The Gemara then records the view of Shmuel that the reason one would give more to a daughter than a son is specifically in regard to a first born. It is while expecting the first child that one wishes for a daughter – but that would not (necessarily) hold true beyond that. 

The Gemara gives two explanations as to why this is so. The first (politically incorrect, yet mostly accurate) answer is that an eldest daughter helps around the home more than a boy would, even helping to raise the other children. The second reason the Gemara suggests one prefers the eldest be a daughter is to prevent ayin hara, the evil eye.  

In rabbinic literature, an ayin ra refers to one who exhibits the trait of jealousy. Along those lines, I would have explained that since in the ancient world – and for many today – boys are more desired than girls, having a boy first might engender jealousy amongst those who “only” have girls. By having a girl first, we minimize such possibilities. 

Yet the Maharsha gives an explanation that almost defies belief. He notes the Torah law that the eldest son gets a double portion of the inheritance—but only if he is actually the eldest. The oldest son would not receive a double portion if there were an older sister.  Thus, the Maharsha explains that in order to avoid the inevitable friction that will arise for one brother receiving a double portion, it’s best that there be an older sister. 

This is an astounding explanation. The Maharsha is basically saying that there are mitzvoth in the Torah that are bound to cause strife amongst Jews, and that we hope we will never be placed in a situation where we have to keep such a mitzva. Perhaps the Maharsha is reflecting the reality of 16th century Poland (and 3rd century Israel); one different than when the Torah was given, when it was self-evident that an eldest son should get a double portion.

And yet realizing, as he did, that certain mitzvoth may not speak to all generations[3], the Maharsha was oblivious to the notion of how a daughter who gets support but no inheritance might feel. As we explained in our last post, there is good reason for this; until modern times no one would have ever dreamt that a daughter should inherit. We, who live with much different notions of equity, have found halachic ways to grant all – eldest, youngest and everyone in between, be they sons or daughters—equal shares of inheritance within the framework of the halachic system.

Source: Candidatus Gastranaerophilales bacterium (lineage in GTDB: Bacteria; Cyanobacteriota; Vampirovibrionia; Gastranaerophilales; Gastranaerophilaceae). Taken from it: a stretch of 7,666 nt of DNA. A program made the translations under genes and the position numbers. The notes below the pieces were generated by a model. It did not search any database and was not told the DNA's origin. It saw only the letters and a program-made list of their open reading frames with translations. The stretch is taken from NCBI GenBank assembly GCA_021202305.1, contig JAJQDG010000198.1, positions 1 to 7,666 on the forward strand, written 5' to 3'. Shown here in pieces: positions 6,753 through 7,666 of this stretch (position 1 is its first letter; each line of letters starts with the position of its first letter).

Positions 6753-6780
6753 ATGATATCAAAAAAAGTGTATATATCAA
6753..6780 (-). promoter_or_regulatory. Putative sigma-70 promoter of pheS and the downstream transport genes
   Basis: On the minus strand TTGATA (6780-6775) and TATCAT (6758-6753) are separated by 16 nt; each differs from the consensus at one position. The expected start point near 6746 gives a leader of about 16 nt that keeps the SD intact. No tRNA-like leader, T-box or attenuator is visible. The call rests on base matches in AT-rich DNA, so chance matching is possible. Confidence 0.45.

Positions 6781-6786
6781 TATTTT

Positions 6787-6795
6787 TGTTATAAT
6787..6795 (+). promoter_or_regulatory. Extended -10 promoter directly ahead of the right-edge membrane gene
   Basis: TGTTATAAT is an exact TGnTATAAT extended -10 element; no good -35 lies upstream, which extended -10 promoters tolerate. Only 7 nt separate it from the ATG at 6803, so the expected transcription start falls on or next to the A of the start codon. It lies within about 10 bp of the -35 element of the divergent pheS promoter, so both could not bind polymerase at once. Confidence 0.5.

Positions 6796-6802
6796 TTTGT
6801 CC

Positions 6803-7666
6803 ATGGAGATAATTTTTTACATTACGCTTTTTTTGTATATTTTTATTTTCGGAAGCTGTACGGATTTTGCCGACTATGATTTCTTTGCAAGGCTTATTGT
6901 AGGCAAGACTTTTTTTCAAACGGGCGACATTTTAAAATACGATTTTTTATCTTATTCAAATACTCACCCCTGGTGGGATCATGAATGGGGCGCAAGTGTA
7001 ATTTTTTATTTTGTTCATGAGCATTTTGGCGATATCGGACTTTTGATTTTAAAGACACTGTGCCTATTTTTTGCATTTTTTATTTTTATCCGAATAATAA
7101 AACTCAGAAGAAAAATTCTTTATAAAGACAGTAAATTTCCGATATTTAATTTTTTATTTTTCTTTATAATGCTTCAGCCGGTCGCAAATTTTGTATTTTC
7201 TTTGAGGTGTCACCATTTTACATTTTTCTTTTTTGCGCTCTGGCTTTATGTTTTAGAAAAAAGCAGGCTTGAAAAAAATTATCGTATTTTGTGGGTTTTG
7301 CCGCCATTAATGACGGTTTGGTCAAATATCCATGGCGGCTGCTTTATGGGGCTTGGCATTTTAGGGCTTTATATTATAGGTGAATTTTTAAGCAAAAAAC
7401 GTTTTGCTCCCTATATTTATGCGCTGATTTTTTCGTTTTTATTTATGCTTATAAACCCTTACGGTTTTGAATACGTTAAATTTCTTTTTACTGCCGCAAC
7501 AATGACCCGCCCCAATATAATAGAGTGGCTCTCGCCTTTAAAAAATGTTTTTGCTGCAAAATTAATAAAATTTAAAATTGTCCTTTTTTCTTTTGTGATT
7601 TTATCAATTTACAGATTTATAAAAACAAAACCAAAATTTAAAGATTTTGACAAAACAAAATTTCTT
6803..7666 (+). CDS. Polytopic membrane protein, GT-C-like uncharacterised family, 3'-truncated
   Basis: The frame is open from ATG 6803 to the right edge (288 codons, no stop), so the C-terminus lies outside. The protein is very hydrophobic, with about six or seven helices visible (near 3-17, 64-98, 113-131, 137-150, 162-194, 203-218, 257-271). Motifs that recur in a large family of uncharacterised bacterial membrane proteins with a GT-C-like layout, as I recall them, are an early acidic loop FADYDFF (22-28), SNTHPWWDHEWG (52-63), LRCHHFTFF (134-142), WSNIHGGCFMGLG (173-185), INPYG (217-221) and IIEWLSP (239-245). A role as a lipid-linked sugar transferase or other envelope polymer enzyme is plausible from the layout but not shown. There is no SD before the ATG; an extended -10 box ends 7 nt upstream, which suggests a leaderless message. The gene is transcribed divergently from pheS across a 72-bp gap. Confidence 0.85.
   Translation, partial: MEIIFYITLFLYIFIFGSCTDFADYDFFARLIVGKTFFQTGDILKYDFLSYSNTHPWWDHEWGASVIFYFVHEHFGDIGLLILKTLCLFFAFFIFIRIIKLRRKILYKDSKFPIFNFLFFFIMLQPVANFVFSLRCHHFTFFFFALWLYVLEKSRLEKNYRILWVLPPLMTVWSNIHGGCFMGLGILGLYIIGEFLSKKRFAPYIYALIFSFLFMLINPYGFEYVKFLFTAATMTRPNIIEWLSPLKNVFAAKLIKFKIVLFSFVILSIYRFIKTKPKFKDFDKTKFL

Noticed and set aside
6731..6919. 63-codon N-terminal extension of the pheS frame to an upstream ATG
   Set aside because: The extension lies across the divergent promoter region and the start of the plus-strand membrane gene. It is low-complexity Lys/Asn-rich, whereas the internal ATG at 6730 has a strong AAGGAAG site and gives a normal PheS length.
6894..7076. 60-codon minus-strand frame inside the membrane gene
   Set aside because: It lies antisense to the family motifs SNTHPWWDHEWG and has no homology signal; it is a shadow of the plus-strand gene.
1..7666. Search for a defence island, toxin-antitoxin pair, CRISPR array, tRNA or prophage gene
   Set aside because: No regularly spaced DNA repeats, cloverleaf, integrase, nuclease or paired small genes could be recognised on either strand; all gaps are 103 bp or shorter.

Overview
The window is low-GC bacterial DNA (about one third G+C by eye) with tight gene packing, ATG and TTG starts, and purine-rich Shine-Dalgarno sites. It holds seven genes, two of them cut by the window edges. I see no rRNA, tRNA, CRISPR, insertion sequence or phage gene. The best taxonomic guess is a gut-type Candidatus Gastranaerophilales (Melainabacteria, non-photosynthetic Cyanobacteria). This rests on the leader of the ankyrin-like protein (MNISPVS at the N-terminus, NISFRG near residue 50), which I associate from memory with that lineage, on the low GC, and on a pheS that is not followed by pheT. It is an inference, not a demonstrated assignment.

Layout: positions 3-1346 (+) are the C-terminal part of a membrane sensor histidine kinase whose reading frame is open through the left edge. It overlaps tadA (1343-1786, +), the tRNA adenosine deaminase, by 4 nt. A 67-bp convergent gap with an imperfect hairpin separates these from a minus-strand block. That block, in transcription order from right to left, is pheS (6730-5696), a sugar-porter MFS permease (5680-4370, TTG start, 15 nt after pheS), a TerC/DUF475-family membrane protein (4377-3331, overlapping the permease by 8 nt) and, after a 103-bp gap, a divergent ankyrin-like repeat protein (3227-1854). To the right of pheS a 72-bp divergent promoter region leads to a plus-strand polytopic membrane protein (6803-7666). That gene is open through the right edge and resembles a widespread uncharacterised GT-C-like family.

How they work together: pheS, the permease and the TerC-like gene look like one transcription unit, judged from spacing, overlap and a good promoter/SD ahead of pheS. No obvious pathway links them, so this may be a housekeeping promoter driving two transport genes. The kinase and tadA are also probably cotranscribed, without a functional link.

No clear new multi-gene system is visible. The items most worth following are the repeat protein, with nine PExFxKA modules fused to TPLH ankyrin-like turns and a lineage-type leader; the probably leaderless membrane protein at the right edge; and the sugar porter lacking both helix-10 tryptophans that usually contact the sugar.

Illustrating the dominant preference for males throughout history is the Rashbam’s comment on Rav Chisda’s statement that for him, daughters are always preferable to sons. Rashbam first suggests that Rav Chisda only had daughters, so he developed a longing for them. This in itself is most praiseworthy, as so many people yearn for what they don’t have. 

But the Rashbam is not satisfied with this explanation and concludes, “I do not fully understand the view of Rav Chisda well.”

Today, very few of us would differentiate between sons and daughters in setting up a trust fund. But we should recognize that such is a very modern concept. 

[1] While Rav Yochanan quotes this teaching in the name of Rav Shimon bar Yochai, it is the fact that it is Rav Yochanan who quotes this teaching that is most significant. We discussed a similar phenomenon here where Rav Yochanan quoting Rav Shimon bar Yochai teaches that, “Any Torah scholar in whose name a teaching is recorded, his lips move in the grave" (Yevamot 97a).

[2] It is for this reason that the Torah originally prohibited intermarriage between the various tribes. It was only years later on Tu B’Av that such was permitted, helping to explain how Tu B’Av became, along with Yom Kippur, the happiest day of the year (see Taanit 30b). This logic may help explain why our Sages allowed the application of legal loopholes so that daughters might inherit like sons. 

[3] While this may be at odds with how some understand the Torah, to my understanding, it is unnecessary and even undesirable to posit that all mitzvoth resonate in the same positive way. Certain mitzvoth just do not speak to us, and are far from our way of thought. That does not make them any less obligatory – but it often will inspire our Sages to find legal ways to observe the letter of the law while effectively nullifying it (the laws prohibiting interest being one example). When and where this might be done is no simple matter, and a great discussion to have some other time.